Trump and Clinton faced off for the first time Monday as
they debated at Hofstra University in Hampstead, NY
Credit: YouTube/ABC15
Presidential nominees Hillary Clinton and Donald Trump faced off head-to-head for the first time Monday, when both debated at Hofstra University. The debate was the most-watched debate in history, scoring 84 million viewers.

The debate featured both candidates sparring over a number of issues, both political and personal, with Clinton attacking Trump on his tax returns and Trump countering by bringing up Clinton’s email scandal.

While the debate did not seem to feature one single standout moment, polls conducted afterwards suggested that Clinton had gained the most from the debate, with some analysts predicting a poll bump for Clinton in the wake of the debate. While Clinton has led Trump by 3-5 points in post-debate polls, it is not a dramatic improvement from polling done just prior to the debate, where she was leading in various polls between 1-5 points in a four-way matchup.

While Clinton was widely declared the victor by media analysts, Trump’s performance seemed to meet expectations by some, in that Trump’s temperament was more demure than he was in many of the Republican primary debates. With one of Clinton’s aims being to case Trump as “temperamentally unfit” to be commander-in-chief, Trump could claim some aspect of victory in this, though this is unlikely to carry to the second debate, as another perceived Clinton debate victory could put him further behind in nationwide polls.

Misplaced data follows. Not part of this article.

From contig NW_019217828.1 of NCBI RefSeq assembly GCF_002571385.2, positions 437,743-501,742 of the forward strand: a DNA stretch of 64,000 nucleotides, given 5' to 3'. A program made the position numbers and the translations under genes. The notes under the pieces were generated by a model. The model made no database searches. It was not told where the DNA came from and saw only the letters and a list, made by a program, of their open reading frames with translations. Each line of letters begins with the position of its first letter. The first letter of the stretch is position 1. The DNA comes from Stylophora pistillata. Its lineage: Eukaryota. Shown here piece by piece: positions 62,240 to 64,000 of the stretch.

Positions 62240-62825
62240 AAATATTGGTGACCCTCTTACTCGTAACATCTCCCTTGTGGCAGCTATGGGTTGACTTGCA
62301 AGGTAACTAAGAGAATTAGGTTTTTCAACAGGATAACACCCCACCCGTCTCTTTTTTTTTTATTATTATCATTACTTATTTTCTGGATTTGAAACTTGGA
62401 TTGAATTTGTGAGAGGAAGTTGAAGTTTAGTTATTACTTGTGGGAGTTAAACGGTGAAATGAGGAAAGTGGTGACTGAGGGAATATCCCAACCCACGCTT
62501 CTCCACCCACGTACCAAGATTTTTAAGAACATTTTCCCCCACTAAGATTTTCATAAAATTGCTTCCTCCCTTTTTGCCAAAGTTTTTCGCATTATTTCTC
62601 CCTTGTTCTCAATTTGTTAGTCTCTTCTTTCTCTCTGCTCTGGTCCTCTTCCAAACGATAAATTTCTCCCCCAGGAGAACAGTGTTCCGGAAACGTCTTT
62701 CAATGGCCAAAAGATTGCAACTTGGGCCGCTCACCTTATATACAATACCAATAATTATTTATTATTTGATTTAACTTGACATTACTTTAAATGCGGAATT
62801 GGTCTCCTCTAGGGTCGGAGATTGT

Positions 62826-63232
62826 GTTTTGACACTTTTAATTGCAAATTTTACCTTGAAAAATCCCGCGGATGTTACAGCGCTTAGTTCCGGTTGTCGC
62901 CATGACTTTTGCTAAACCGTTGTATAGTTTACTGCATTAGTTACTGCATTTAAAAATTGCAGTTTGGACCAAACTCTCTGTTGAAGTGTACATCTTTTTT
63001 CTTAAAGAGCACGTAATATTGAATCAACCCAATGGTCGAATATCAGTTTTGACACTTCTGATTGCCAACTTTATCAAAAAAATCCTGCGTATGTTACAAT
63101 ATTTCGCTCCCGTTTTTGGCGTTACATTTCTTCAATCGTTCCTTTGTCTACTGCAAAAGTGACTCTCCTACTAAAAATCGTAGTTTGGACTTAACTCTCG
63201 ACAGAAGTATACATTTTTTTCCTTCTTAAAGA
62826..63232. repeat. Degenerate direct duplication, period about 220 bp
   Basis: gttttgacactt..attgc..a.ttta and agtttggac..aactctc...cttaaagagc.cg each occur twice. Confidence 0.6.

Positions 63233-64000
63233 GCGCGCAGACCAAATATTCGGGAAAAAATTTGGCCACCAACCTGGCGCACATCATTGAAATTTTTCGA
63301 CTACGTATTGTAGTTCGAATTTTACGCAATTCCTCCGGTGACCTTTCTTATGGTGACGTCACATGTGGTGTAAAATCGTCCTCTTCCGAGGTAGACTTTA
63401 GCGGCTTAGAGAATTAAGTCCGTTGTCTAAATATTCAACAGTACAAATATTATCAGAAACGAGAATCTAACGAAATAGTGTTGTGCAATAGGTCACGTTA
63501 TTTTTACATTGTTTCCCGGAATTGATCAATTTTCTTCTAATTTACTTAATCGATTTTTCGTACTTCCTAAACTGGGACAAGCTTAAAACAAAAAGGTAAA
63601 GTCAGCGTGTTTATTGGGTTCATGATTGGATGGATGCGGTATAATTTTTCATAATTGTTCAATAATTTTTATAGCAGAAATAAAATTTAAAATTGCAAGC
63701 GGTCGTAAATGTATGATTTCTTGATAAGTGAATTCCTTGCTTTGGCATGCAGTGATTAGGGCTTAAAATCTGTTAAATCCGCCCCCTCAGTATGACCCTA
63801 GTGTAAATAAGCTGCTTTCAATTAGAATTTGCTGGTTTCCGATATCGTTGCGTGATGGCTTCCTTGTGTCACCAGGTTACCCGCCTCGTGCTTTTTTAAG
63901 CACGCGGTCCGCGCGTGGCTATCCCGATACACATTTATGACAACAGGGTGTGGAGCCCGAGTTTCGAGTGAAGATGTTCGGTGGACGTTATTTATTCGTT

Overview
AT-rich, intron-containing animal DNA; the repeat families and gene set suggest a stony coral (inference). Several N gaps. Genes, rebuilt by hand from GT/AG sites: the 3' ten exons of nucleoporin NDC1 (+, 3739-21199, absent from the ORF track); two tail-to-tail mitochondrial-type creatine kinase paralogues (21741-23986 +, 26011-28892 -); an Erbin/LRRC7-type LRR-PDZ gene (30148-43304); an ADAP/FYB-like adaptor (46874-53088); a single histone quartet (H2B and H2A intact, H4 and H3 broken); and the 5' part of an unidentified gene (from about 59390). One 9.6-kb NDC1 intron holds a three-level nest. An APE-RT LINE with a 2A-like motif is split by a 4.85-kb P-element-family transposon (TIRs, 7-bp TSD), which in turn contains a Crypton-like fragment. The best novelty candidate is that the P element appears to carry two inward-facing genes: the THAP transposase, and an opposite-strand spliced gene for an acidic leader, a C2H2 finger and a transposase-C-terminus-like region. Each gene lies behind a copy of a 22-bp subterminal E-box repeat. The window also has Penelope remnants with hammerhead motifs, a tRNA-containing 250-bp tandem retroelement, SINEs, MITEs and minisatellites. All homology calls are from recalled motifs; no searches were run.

Hurricane Matthew Heads Towards Jamaica

Hurricane Matthew has intensified into a monstrous category four hurricane, becoming the strongest hurricane in the Atlantic basin this season. Matthew, currently just north of the South American coast, seems to have its path set Jamaica.

As of Friday night, Matthew’s pressure is 960 millibars (a lower pressure which indicates storm strength) and 120 mph sustained winds.

Possible path of Matthew as it moves forward in the coming days.
Credit: NOAA
While Matthew’s current path takes it to Cuba and northward (and possibly impacting Florida) after it strikes (or strikes closely to) Jamaica, the storm’s exact path and strength remains difficult to predict until the storm moves forward in the coming days.

Congress Overrides Obama’s Veto for the First Time

Congressional Republicans and Democrats voting overwhelmingly this week to override President Obama’s veto of a bill that would allow the families of the victims of the 9/11 terrorist attacks to sue the government of Saudi Arabia. Saudi Arabia has been accused for years of complicity in the attacks, charges which the oil-rich Islamic kingdom has vehemently denied.

If US courts do indeed award victims’ families damages, the government could seize Saudi assets in the US, causing the Saudis to openly consider liquidating their assets in the US to avoid such.

Tuesday, September 13, 2016

Apple Rolls Out iOS 10 Update, Faces Issues at Launch

Screenshot of how one panel
of the homescreen appears
in iOS 10
As Apple works to recover from major setbacks (such as a fatal manufacturing defect in certain iPhones) and controversies (i.e. removing the headphone jack from iPhone 7), the technology behemoth launched its newest iteration of its mobile operating system on Tuesday.

iOS 10 removes support for devices running Apple's A5 processor, preventing devices such as the iPad 2, first generation iPad Mini, and all iPod Touches except the latest generation, from receiving the update.

The newest version version of iOS allows users, among other things, developers the ability to integrate Siri, Apple's personal assistant software, into their application, and to adjust the appearance of message bubbles in Apple's iMessage app.

The rollout on the first day, however, was not all smooth. Users reported difficulties downloading the update, and some devices were "bricked," as the user had to connect their device to a computer to reinstall the device's firmware for the device to be usable again.